The future of First Friday is hanging in the balance after a shooting in July left six people injured. (WRDW-TV)
News 12 First at Five / Monday, July 16, 2012
AUGUSTA, Ga. -- Augusta Mayor Deke Copenhaver announced plans to spend his own money to help bring in extra security for First Friday.
Shots rang out in downtown Augusta and left six people injured at the last First Friday event in July.
"We're going to make it a better event for downtown," said Copenhaver after a meeting with local business leaders.
The move comes after the sheriff issued an ultimatum to local merchants.
"If they want it," said Sheriff Ronnie Strength, "they should be paying for this. This is not a city-sponsored event."
"And so as business owners we are all going to kick in to get a couple extra cops down there to make things a little safer," said Alex Wier, a partner at Wier/Stewart on Broad Street.
Wier joined forces with other business owners to draft possible suggestions for First Friday. They are naming it the Respect Downtown Initiative. They suggest the "First Friday Official Event" run from 5 to 10 p.m.
"Businesses and vendors are welcome to collaborate on creating a positive sidewalk experience," reads a list of suggestions drafted by local business owners. "Side streets can be blocked off for live entertainment. Consider using the Augusta common for more family-friendly activities such as outdoor movies, concerts, fun kids zones and vendors."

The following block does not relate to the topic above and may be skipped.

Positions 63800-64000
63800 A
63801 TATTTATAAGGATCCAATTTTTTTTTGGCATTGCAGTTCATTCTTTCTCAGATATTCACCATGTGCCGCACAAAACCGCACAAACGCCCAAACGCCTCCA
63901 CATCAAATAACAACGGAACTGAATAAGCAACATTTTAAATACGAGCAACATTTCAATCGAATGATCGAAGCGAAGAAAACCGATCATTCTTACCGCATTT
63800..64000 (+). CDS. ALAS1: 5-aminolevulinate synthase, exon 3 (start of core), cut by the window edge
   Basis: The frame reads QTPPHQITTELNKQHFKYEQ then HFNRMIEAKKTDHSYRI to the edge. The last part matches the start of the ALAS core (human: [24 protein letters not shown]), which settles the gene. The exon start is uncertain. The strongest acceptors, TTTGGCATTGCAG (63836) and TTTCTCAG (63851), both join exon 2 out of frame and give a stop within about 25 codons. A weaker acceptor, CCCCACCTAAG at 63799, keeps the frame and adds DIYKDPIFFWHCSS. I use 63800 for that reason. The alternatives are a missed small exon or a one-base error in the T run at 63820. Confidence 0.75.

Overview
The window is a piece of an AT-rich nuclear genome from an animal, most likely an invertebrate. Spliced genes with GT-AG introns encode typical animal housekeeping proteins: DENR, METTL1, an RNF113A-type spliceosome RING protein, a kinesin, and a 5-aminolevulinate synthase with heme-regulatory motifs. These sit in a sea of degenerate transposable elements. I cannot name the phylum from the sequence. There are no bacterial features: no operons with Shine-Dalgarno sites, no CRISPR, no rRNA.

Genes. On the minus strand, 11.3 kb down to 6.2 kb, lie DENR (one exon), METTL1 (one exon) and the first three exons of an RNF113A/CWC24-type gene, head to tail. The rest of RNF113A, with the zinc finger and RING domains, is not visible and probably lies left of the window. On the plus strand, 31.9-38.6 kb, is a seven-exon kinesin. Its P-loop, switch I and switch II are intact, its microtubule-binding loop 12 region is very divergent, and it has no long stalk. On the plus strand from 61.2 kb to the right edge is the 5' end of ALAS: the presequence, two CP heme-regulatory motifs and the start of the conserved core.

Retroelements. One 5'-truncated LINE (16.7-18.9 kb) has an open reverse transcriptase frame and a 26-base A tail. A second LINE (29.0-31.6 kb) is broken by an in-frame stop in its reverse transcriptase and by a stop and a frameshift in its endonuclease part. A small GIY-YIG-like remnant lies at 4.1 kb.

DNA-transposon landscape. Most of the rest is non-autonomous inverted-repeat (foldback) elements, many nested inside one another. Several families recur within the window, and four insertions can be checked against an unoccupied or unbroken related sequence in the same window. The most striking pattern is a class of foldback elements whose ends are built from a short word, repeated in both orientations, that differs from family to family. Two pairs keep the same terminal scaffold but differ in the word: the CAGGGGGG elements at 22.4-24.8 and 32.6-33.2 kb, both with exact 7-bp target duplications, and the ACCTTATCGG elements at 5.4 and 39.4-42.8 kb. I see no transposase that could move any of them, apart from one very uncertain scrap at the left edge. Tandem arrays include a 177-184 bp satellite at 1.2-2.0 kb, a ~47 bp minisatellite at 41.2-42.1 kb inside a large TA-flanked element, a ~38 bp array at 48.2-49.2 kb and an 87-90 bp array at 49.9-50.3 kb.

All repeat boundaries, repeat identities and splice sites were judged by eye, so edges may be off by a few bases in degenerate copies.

They suggest vendors and side streets should be cleared by 10 p.m. The group also wants a visible police presence and suggests having law enforcement on foot between 13th and 7th streets. Safety ambassadors with the Clean Augusta Downtown Initiative are also suggested to be on hand to assist in cleanup and basic security until 3 a.m.
"I'm willing to strike a check myself to help with the efforts, and we'll get it done," said Copenhaver, who wants to bring in a professional management team to run the event. "I'm going to put up $5,000 of my own money."
Soul Bar co-owner Co Co Rubio has also taken to Facebook to spread the message about the Respect Downtown initiative. He says downtown will not just survive but thrive.
"I think it is important to respect downtown, and so we are going to making posters with this design," Rubio said. "I was asked that by the local newspaper and I thought that was a ridiculous question to ask ... if we're going to survive? We've been down here when there was nothing downtown."
This group welcomes the challenge of trying to find the best way to manage crowds downtown.
The mayor is encouraging business owners to donate to the community foundation to help fund security.
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